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“Stutz” Review

Nov 18, 2022

Documentary illustration featuring Doctor Phil Stutz, directed by Jonah Hill


Documentary illustration featuring Doctor Phil Stutz, directed by Jonah Hill

The archetypal dynamic of a therapist appointment doesn’t usually involve the patient interviewing and providing guidance to their shrink, but in Jonah Hill’s new Netflix documentary, “Stutz,” that is the exact kind of vicarious vision he aimed to achieve.

Hill produced the film to document and pay tribute to his unique and unfiltered relationship with his therapist, Phil Stutz, along with sharing insightful therapeutic tools that Stutz provides in his practice.

The film presents itself as being biographical in nature based on how the audience instantly picks up on the kind of wise, well-spoken, and humorous highlighted character Stutz is. Of course, the documentary’s title allowed us to confirm that inference further. 

This documentary is set in Stutz’s office, or so we think, to mimic a therapy session where Hill tries to adapt to the therapist’s role as he asks Stutz about his personal background and advanced visions behind his teachings.

In the beginning stages of the candid conversation between the two, the audience immediately notices something off as Hill quickly shuts down Stutz whenever he is to be the one inquiring, stating, “This film isn’t about me. This film is about you”.

The harsh deflection of transactional questioning by Hill is confusing. It makes both the audience and the therapist curious as to how Stutz’s influence was to be adequately conveyed without getting any insight into his respective patient. 

The first 20 minutes are composed entirely of stunning black-and-white imagery, the works of cinematographer Christopher Blauvelt. The simplistic and crisp coloring adds to the vulnerably deep intent of the shots that focus on the emotional interaction between the two, cutting back and forth between them in conversation.

Between segments of storytelling, Stutz shares his philosophies on providing practical strategies and honest advice on overcoming life’s inevitable challenges through unconventional methods. He draws small images on notecards that depict visual and interpretable techniques, which Hill displays as “topic transitions” on the screen, so detailed as to replicate Stutz’s quintessential shaky handwriting. A product of his Parkinson’s disease.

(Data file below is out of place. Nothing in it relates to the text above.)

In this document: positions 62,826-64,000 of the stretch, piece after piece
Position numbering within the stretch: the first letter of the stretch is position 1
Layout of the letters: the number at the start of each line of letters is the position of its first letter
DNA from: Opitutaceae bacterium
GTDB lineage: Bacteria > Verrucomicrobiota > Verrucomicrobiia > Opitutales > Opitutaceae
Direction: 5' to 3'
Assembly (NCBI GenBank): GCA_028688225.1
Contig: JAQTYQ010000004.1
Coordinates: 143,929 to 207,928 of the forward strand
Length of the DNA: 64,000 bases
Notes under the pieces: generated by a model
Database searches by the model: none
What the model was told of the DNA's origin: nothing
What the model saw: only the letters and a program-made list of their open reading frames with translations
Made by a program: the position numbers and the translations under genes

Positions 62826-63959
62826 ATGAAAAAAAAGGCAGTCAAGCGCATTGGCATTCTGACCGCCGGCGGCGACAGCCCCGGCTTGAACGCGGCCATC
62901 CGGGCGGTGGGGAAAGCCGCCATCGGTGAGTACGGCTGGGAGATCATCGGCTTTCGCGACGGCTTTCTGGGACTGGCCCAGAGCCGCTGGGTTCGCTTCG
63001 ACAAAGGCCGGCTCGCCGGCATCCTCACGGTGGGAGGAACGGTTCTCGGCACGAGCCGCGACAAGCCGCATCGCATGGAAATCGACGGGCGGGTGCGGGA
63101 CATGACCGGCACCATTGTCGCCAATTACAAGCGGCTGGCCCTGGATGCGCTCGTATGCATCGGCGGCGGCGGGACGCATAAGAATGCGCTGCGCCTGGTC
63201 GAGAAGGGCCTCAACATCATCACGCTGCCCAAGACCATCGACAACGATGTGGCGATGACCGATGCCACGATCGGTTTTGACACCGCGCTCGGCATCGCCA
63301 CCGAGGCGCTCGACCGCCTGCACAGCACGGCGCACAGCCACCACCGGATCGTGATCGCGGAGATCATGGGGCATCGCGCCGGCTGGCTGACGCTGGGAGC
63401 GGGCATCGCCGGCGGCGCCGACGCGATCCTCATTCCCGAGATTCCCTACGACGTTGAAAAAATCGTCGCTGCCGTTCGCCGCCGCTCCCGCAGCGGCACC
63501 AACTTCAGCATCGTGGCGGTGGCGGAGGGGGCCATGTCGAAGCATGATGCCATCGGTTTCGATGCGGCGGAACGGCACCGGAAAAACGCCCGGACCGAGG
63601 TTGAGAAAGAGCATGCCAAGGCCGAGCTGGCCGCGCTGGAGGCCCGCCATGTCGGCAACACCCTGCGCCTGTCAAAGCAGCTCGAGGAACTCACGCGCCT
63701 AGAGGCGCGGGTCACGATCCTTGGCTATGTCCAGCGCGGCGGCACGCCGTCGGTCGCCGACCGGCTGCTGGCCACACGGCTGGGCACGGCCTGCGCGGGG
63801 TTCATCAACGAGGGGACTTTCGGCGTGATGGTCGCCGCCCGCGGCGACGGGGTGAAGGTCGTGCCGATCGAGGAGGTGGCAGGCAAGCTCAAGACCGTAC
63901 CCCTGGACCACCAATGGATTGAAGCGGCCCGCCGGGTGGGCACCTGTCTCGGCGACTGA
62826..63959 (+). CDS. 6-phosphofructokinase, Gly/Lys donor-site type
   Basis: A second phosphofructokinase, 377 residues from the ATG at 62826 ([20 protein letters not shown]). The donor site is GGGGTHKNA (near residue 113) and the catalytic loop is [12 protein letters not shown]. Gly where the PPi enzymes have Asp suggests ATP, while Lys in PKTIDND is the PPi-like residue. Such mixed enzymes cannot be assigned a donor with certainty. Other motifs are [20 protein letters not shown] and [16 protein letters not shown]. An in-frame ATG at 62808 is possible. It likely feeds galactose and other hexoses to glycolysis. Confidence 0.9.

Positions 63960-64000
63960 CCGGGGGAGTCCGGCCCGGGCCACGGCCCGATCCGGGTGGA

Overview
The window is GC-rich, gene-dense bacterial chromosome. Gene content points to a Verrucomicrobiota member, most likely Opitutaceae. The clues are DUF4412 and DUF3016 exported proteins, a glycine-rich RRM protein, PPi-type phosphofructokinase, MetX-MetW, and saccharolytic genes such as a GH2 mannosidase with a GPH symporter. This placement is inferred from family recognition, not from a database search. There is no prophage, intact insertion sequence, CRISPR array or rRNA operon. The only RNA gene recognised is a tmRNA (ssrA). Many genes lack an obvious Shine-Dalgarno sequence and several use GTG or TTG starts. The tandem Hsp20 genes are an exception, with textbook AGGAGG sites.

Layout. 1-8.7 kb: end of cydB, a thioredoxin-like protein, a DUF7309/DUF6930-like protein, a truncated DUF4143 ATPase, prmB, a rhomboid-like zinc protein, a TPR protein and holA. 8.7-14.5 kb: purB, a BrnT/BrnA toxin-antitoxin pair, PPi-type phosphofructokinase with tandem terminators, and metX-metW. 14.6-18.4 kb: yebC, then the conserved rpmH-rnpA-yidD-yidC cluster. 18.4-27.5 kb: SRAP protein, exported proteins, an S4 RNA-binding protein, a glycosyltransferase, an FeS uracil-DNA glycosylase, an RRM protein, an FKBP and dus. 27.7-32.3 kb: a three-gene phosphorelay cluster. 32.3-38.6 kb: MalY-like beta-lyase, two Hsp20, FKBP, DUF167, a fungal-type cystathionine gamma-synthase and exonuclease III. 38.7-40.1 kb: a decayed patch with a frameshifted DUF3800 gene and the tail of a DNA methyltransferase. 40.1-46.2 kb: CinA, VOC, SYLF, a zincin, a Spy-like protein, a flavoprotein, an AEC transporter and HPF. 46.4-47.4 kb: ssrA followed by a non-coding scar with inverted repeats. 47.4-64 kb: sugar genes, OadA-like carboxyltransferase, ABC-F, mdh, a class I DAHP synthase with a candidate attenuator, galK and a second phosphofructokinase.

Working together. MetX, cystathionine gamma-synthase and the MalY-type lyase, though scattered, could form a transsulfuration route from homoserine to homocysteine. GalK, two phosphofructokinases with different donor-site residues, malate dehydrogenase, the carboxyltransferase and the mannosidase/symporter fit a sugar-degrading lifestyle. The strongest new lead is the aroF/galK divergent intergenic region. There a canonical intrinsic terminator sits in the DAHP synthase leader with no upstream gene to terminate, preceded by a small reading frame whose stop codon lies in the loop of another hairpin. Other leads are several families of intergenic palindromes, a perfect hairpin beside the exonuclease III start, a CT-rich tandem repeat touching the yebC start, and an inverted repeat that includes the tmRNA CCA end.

As the film progresses, Hill reveals his unhinged struggles with trying to navigate the production of the documentary, now nearly three years deep, as he expresses lying to Stutz in their personal sessions about how it was going.

His fraudulent approach to what was supposed to be a look into an authentic session needed to be fixed. At this point, the subtle black-and-white shot therapy office harshly cuts to the two sitting in front of a green screen, revealing the new reality. 

With the realization that you can’t make a movie about vulnerability without being vulnerable, the documentary’s second part takes an entirely different approach as Hill opens up about struggles with depression, self-hatred, and loss, now having more intimate and transactional conversations with his therapist.

This film isn’t solely about Stutz, nor the power of therapy. 

Although the documentary interchanges between storytelling and offering unique therapeutic techniques, the overarching message is not really about either of the two concepts.

By shifting the complete concept of the film to highlight the friendship between them as they relate upon their life struggles and the ways in which they overcame them, the heartwarming story leaves the audience with an overwhelming sense of gratitude that is evident in their on-screen connection. 

I enjoyed the documentary and found it, for lack of a better word, touching. Not once did I lose interest in what appeared at first like a single-note one-hour and 30-minute conversation.

As much as I was intently listening and doing some internal note-taking, the special dynamic between Hill and Stutz was enough to be invested by. 

The dysfunction of the production journey mirrored the message of the inevitable dysfunction of life; a creative touch that I appreciated. 

I recommend watching the movie, If not once, twice. What was created as a personal project for the patient about his therapist ended up giving mass exposure to bonafide life-improving methods that all viewers could seek benefit from.

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